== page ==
THAT RUMBLING TREMOR felt by some North American bowhunters on Sunday, March 2, was likely an aftershock from the earthquake rattling the foundation of the Pope and Young Club’s Minnesota headquarters. That same March evening, when all ballots from the 2014 biennial election had been counted, there was no mistaking the voting members’ loud, clear call for substantial change in P&Y direction and leadership. And after the dust finally settled, one candidate summed things up nicely: “I think a lot people went into shock when election results were announced.”
Actually, that comment may be an understatement. Incumbent President Roger Atwood, who succeeded me as Pope and Young President in 2010, was seeking a third two-year term. Yet first-time P&Y Board candidate Jim Willems, a veteran New Mexico bowhunter and retired businessman, handily won that matchup. The new First Vice President is Michigan-based Tom Nelson, an experienced and popular P&Y Director who’d decided to move up the Club’s leadership ladder by seeking the VP seat held by Glenn Hisey, ran unopposed. Hisey, the Club’s longest-serving Board officer, had declined to run for another two-year VP term, vying instead for a four-year Director’s term. He lost his bid to remain on the Board by finishing third in voting for the two open Director seats. Incumbent Director Doug Clayton of Iowa won his own re-election effort, and newcomer Todd Brickel, a Colorado-based bowhunter also making his first try for P&Y office, claimed the remaining Director’s slot. Simply stated, a clear majority of P&Y voters rejected the status quo and removed or demoted the Board’s two top officers, signaling they wanted fresh leadership and new ideas.
Lastly, another Coloradoan, John Gardner, easily won re-election as Second Vice President. He will continue representing the Club’s thousands of non-voting members for the next two years. Roger Atwood will remain on the Board as Past President, filling the Board seat I’ve occupied for the past four years following my Presidential tenure (2006-2010) . Two previously elected Directors, Jay St. Charles of Washington and Dirk Dietrich of Colorado, have two years remaining on their four-year terms.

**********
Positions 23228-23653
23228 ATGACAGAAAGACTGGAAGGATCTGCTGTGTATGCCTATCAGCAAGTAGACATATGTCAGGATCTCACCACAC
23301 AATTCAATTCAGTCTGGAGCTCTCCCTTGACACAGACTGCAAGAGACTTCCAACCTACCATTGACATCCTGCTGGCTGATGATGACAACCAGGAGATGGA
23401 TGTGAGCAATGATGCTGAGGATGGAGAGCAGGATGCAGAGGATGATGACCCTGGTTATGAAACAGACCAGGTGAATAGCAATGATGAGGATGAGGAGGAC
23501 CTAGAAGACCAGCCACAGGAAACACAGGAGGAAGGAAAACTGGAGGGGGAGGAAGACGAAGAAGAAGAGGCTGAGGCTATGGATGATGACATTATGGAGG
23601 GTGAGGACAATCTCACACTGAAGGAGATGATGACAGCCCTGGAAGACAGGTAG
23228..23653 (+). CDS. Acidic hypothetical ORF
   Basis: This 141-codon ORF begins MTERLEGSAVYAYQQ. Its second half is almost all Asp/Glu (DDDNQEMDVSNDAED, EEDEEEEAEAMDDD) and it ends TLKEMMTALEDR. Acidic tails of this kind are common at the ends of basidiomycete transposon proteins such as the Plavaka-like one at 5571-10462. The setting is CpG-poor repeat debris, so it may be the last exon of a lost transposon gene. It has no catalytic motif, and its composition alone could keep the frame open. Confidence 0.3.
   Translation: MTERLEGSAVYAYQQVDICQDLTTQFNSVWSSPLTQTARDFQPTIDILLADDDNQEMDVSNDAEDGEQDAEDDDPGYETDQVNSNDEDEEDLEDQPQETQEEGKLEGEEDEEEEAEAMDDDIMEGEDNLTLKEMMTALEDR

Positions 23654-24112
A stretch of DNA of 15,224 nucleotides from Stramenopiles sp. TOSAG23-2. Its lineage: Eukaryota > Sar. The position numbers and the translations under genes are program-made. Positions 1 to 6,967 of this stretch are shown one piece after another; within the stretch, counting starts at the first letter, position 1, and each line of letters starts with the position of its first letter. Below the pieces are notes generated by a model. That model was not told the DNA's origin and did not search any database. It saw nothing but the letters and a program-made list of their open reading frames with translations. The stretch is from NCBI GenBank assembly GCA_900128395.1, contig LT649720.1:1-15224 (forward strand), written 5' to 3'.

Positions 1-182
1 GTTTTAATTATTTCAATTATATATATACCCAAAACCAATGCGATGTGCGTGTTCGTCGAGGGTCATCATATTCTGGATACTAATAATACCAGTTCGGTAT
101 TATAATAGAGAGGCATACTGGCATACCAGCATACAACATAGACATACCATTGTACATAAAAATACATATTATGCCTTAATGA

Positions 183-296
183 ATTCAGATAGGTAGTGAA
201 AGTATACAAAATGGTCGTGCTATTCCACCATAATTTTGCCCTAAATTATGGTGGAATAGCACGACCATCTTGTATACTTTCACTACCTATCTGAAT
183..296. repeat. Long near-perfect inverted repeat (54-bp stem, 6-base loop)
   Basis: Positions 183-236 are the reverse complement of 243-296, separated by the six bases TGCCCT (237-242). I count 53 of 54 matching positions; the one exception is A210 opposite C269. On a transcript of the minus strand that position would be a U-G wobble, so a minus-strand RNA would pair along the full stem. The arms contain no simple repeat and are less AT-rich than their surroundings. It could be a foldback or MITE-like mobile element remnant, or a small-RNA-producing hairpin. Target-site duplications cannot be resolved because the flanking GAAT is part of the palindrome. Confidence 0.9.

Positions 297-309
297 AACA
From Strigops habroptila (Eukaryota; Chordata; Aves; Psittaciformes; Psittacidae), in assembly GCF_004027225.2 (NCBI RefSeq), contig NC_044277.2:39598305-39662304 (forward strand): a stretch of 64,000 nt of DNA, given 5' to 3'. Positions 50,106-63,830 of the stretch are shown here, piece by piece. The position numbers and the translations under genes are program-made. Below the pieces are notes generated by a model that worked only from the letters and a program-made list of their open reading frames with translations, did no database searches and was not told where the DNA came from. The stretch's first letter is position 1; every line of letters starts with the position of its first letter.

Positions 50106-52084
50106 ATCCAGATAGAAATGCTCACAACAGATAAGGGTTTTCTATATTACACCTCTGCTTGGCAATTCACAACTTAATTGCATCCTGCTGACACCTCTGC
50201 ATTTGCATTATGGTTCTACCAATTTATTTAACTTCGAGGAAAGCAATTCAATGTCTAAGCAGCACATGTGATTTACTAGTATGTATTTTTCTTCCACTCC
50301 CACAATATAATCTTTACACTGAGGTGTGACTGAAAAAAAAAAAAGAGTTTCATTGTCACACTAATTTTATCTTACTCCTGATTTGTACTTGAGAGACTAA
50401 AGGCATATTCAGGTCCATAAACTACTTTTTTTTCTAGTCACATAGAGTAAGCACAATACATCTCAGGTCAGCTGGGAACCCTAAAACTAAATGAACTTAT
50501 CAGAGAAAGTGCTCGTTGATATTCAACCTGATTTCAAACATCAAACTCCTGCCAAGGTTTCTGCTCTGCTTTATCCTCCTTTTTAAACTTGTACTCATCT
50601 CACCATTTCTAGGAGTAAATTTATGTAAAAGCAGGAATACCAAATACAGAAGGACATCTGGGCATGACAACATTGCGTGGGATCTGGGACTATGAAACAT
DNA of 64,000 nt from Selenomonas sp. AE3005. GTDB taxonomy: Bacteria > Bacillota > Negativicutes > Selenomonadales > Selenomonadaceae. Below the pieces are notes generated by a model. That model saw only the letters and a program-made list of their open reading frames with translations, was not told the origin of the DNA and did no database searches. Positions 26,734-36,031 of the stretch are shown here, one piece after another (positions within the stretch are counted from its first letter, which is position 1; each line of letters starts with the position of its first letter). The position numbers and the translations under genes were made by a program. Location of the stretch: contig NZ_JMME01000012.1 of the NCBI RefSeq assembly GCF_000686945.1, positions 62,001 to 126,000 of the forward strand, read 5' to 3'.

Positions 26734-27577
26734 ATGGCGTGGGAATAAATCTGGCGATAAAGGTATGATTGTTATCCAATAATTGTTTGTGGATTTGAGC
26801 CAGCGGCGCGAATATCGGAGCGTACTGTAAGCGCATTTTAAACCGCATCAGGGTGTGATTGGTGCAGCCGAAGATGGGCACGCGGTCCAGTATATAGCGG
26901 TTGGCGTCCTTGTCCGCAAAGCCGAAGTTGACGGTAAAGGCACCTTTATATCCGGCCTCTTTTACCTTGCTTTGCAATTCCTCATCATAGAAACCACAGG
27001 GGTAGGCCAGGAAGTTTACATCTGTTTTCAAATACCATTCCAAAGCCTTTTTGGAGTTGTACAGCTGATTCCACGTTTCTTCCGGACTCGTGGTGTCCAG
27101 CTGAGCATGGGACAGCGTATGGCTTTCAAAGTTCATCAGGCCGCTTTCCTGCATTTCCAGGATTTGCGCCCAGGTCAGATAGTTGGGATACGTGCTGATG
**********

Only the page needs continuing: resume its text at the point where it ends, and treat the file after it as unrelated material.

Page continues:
Especially noteworthy is the fact that incoming P&Y President Willems will now appoint or reappoint five additional Board members – P&Y Executive Secretary, Treasurer, Conservation Chairman, Membership Chairman, and Records Chairman. All indications are some additional changes will be made through these appointments, which means the new Board could feature four to six fresh faces when its spring meeting is called to order on April 10.
“I don’t propose radical changes within the Club,” Willems said following his victory, “but I do intend to aggressively move toward re-energizing the organization. There has been plenty of input from members concerning the direction they hope to see us take, and I will listen to everyone’s ideas. I plan to be open and available to all members and seriously consider all views.”
Such words are music to the ears of any dissatisfied P&Y member who believed the former Board simply was not listening to their concerns and ideas.
SO EXACTLY WHY AND HOW did this major shakeup come about in a P&Y election that saw 82% of all eligible voters cast ballots? Obvious clues are found in the well-planned, well-executed campaigns of the two first-time Board candidates – Jim Willems and Todd Brickel — whose dominating victories rocked bowhunting’s premier record-keeping organization. Interestingly, all three re-elected Board members ran on a platform of positive change.
Willems had launched his quest for the Club’s top office with a blunt statement: “I strongly believe the Club is in trouble, dying a slow death, and the only way to fix the problem is with new leadership.” He backed up his claim noting an “alarming” loss of members, from more than 8,000 in 2007 to about 6,300 at the end of 2013. He also pointed to an “image problem”, namely a public perception that the Club is an elitist, traditional-based organization that’s lost touch with many modern bowhunters, especially the younger generation of hunting archers. He compared the P&Y leadership to a “Good Old Boys Club”, citing a bloc of officers who didn’t allow motions they opposed to proceed to a vote by the entire membership. (Note: It now takes a two/thirds majority vote, rather than a simple majority, to advance Board motions for membership approval or rejection.) He was critical of the most recent membership meeting at last year’s Dallas convention, calling it a waste of time and “so finely orchestrated with speakers to allow absolutely no input from members”. Willems promised if elected to be far more responsive to the membership. He also noted a prevailing “anti-archery industry” mindset among many officers, something that led to their opposition of some suggested changes involving modern equipment, notably high bow-mounted cameras and lighted nocks.